15. Before or after any such inquiry is made, the authorities lay down the procedure as to how the applications under Order XXXII, whether they fall under Rule 1 or Rule 15, should be disposed of. When an application is filed on behalf of the next friend alleging that the plaintiff is either a minor or is of unsound mind along with the suit which the next friend has instituted in the name of the minor or the insane, ordinarily notice should be given to the defendants to find out whether they desire to contest the application. In some cases, however, it is held that as ex parte order can be passed on such an application if the Court is satisfied that prima facie the plaintiff is a minor or insane and as such incapable of looking after his interests for appointment of a next friends. Such an order obviously would not be final. Since the order in such a case would be passed behind the back of the defendant, it is always open to him to question the correctness of the order. If he fails to question the correctness of such an order during the trial of the suit, he would not be permitted to raise the objection that the plaintiff was not minor or insane at the time when the suit was instituted or that he was incapable of protecting his interests, for the first time in appeal. If the defendant, however, chooses to dispute correctness of that order, he can ask the trial Court which had passed the ex parte order to make the necessary inquiry into the question whether the allegations made by the next friend are correct. The Court is bound to reopen the question and make a proper inquiry in that behalf. In such a case, after inquiry, if it found that the plaintiff was minor or insane and was incapable of looking after his interests on the date when the suit was instituted, the Court can permit the guardian or the next friend to represent him, proper orders in that behalf should be passed. When the defendant raises an objection and questions the allegations made in the petition that the plaintiff is minor or insane and is therefore incapable of looking after his interests and if no ex parte order is passed or even if it is passed and is questioned by the defendant, this question has to be tried as a preliminary issue before any other matter is considered or disposed of in the suit, and for the purpose of such an inquiry, the Court will have to make tentative order either with the consent of the defendant or on prima facie material before it allowing the guardian or the next friend to continue to represent the plaintiff until the inquiry is over. Any decision given on such an inquiry would be binding upon the parties in so far as the trial Court is concerned. But when ultimately the matter goes in appeal as consequence of the trial of the suit, in my view, it is open to appellate Court to see whether the order appointing the next friend or the guardian was validly made and in that connection the appellate Court can certainly go into the question whether the plaintiff on the date when the suit was instituted was minor or insane and was consequently incapable of protecting his interests.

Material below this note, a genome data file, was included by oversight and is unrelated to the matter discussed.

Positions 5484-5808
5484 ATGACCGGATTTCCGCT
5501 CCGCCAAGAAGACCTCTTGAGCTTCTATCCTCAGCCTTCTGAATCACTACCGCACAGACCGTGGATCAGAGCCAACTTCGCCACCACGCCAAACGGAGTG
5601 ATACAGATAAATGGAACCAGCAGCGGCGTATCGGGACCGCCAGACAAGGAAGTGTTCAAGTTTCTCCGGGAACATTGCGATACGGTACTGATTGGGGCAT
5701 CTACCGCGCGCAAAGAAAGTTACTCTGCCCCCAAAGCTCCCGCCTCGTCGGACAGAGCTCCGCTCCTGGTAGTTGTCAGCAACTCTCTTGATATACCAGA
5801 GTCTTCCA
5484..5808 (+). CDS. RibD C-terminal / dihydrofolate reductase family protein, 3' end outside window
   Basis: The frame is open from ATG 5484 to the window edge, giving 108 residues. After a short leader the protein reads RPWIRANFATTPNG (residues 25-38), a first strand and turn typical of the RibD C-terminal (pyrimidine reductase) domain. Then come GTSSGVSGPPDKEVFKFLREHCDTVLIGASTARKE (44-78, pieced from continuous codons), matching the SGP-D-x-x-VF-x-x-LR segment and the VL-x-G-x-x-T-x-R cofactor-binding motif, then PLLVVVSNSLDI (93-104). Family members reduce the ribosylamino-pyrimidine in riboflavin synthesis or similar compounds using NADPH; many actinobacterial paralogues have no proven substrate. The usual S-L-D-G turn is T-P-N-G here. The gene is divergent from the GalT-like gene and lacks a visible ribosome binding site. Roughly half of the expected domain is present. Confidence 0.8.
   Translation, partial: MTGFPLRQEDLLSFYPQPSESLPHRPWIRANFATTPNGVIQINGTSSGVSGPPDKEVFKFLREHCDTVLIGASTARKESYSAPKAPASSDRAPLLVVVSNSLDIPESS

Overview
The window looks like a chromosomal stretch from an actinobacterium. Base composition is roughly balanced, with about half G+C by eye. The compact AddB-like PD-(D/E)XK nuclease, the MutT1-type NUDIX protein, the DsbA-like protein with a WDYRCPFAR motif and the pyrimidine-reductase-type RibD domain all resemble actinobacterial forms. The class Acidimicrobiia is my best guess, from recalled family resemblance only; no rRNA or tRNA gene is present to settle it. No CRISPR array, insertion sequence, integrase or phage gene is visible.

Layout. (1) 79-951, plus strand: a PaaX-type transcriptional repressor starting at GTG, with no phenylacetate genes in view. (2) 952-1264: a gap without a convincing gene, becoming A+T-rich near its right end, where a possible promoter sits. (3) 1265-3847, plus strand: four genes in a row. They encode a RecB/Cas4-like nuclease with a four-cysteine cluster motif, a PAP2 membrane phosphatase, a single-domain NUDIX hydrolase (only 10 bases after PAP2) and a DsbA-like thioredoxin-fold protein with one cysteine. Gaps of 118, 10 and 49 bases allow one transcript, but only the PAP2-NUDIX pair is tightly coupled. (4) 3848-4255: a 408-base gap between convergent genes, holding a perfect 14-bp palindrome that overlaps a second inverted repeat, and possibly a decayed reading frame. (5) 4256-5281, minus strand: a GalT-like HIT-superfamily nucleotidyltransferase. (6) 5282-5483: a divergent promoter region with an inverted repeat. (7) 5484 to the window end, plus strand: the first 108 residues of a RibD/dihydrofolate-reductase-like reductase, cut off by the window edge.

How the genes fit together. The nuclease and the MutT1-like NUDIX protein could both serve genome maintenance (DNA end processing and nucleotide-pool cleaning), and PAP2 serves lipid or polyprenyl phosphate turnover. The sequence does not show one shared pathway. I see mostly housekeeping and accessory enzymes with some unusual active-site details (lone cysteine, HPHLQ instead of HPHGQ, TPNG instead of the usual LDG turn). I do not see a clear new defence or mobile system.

16. In any case, the inquiry and the determination of such a question would be only under Order XXXII, R. 1 or O. XXXII Rule 15, Civil P. C. The purpose and the scope of the inquiry obviously is very much limited, the purpose being to give proper representation to the plaintiff, who is minor or insane. The law as a general principle treats all acts of an infant which are for his benefit on the same footing as those of an adult but will not permit him to do anything prejudicial to his own interests. This principle regulates not only the infant's capacity to acquire and dispose of property but also is acknowledged in reference to legal proceedings instituted by or against him. The scope of the inquiry therefore has to be only limited for the procedural purposes, that is to say, to give proper representation to the plaintiff if he is found to be insane or minor on the date when the suit was instituted. The inquiry is not therefore expected to travel beyond this limited field. It must be remembered that any order passed under Order XXXII, Rule 15 does not finally decide as to whether the plaintiff was insane at the time when the transactions attacked in the suit were entered into by him. That is a matter which has to be expressly made a subject of issue and will have to be gone into like any other issue in a regular trial and will have to be ultimately decided in the suit itself. When the question which arises in the petition under Order XXXII, Rule 15 and which arises in the main suit itself is the same, greater care is required to be taken to see that any order passed under Order XXXII, Rule 15 does not transgress is legitimate limits and thus allowed to affect the main question involved in the suit.